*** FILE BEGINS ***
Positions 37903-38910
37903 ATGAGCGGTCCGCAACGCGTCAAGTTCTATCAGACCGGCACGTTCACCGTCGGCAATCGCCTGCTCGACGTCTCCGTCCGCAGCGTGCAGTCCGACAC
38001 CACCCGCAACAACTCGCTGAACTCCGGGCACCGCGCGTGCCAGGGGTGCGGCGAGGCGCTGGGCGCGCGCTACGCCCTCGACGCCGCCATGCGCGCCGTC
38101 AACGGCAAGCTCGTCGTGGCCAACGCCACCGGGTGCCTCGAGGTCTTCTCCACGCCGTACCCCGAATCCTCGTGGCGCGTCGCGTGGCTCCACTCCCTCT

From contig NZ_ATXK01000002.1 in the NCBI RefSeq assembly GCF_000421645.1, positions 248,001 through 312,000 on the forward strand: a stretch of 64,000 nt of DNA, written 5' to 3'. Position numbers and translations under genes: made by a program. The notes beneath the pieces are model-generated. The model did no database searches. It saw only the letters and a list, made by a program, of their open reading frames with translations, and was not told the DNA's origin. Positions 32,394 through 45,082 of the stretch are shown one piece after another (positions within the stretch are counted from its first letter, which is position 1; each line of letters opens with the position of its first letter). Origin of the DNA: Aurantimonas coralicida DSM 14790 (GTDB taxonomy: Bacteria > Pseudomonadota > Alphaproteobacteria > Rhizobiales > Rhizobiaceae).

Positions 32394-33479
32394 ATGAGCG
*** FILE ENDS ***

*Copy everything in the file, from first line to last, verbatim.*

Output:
Positions 37903-38910
37903 ATGAGCGGTCCGCAACGCGTCAAGTTCTATCAGACCGGCACGTTCACCGTCGGCAATCGCCTGCTCGACGTCTCCGTCCGCAGCGTGCAGTCCGACAC
38001 CACCCGCAACAACTCGCTGAACTCCGGGCACCGCGCGTGCCAGGGGTGCGGCGAGGCGCTGGGCGCGCGCTACGCCCTCGACGCCGCCATGCGCGCCGTC
38101 AACGGCAAGCTCGTCGTGGCCAACGCCACCGGGTGCCTCGAGGTCTTCTCCACGCCGTACCCCGAATCCTCGTGGCGCGTCGCGTGGCTCCACTCCCTCT

From contig NZ_ATXK01000002.1 in the NCBI RefSeq assembly GCF_000421645.1, positions 248,001 through 312,000 on the forward strand: a stretch of 64,000 nt of DNA, written 5' to 3'. Position numbers and translations under genes: made by a program. The notes beneath the pieces are model-generated. The model did no database searches. It saw only the letters and a list, made by a program, of their open reading frames with translations, and was not told the DNA's origin. Positions 32,394 through 45,082 of the stretch are shown one piece after another (positions within the stretch are counted from its first letter, which is position 1; each line of letters opens with the position of its first letter). Origin of the DNA: Aurantimonas coralicida DSM 14790 (GTDB taxonomy: Bacteria > Pseudomonadota > Alphaproteobacteria > Rhizobiales > Rhizobiaceae).

Positions 32394-33479
32394 ATGAGCG